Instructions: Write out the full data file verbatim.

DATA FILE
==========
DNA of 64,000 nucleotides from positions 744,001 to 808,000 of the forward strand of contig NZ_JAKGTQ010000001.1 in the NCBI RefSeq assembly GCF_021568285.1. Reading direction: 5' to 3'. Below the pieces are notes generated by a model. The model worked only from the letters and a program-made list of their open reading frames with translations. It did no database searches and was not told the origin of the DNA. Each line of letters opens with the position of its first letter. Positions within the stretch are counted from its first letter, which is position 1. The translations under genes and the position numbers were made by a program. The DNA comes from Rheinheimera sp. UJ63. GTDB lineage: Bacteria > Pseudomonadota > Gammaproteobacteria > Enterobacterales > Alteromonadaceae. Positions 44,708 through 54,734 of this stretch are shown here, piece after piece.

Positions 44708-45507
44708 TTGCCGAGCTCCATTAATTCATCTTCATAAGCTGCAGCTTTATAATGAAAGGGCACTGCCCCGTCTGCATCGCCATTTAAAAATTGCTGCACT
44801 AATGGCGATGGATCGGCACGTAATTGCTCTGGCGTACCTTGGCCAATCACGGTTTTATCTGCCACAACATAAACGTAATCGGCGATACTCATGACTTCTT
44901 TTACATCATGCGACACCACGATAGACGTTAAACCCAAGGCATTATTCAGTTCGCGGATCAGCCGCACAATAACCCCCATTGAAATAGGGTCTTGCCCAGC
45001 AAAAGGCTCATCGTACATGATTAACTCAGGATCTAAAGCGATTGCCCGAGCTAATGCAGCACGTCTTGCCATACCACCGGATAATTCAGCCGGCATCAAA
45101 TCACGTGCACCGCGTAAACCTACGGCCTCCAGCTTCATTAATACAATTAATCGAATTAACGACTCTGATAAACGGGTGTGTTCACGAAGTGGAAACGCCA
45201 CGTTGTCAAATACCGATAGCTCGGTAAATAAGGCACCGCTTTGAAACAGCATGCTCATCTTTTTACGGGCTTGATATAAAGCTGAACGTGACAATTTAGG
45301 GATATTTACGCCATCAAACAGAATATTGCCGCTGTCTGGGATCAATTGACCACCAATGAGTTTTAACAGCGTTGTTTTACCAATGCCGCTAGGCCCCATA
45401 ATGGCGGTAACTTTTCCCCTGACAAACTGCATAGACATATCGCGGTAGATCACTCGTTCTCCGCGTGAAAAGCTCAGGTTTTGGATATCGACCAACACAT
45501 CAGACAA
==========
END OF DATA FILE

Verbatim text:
DNA of 64,000 nucleotides from positions 744,001 to 808,000 of the forward strand of contig NZ_JAKGTQ010000001.1 in the NCBI RefSeq assembly GCF_021568285.1. Reading direction: 5' to 3'. Below the pieces are notes generated by a model. The model worked only from the letters and a program-made list of their open reading frames with translations. It did no database searches and was not told the origin of the DNA. Each line of letters opens with the position of its first letter. Positions within the stretch are counted from its first letter, which is position 1. The translations under genes and the position numbers were made by a program. The DNA comes from Rheinheimera sp. UJ63. GTDB lineage: Bacteria > Pseudomonadota > Gammaproteobacteria > Enterobacterales > Alteromonadaceae. Positions 44,708 through 54,734 of this stretch are shown here, piece after piece.

Positions 44708-45507
44708 TTGCCGAGCTCCATTAATTCATCTTCATAAGCTGCAGCTTTATAATGAAAGGGCACTGCCCCGTCTGCATCGCCATTTAAAAATTGCTGCACT
44801 AATGGCGATGGATCGGCACGTAATTGCTCTGGCGTACCTTGGCCAATCACGGTTTTATCTGCCACAACATAAACGTAATCGGCGATACTCATGACTTCTT
44901 TTACATCATGCGACACCACGATAGACGTTAAACCCAAGGCATTATTCAGTTCGCGGATCAGCCGCACAATAACCCCCATTGAAATAGGGTCTTGCCCAGC
45001 AAAAGGCTCATCGTACATGATTAACTCAGGATCTAAAGCGATTGCCCGAGCTAATGCAGCACGTCTTGCCATACCACCGGATAATTCAGCCGGCATCAAA
45101 TCACGTGCACCGCGTAAACCTACGGCCTCCAGCTTCATTAATACAATTAATCGAATTAACGACTCTGATAAACGGGTGTGTTCACGAAGTGGAAACGCCA
45201 CGTTGTCAAATACCGATAGCTCGGTAAATAAGGCACCGCTTTGAAACAGCATGCTCATCTTTTTACGGGCTTGATATAAAGCTGAACGTGACAATTTAGG
45301 GATATTTACGCCATCAAACAGAATATTGCCGCTGTCTGGGATCAATTGACCACCAATGAGTTTTAACAGCGTTGTTTTACCAATGCCGCTAGGCCCCATA
45401 ATGGCGGTAACTTTTCCCCTGACAAACTGCATAGACATATCGCGGTAGATCACTCGTTCTCCGCGTGAAAAGCTCAGGTTTTGGATATCGACCAACACAT
45501 CAGACAA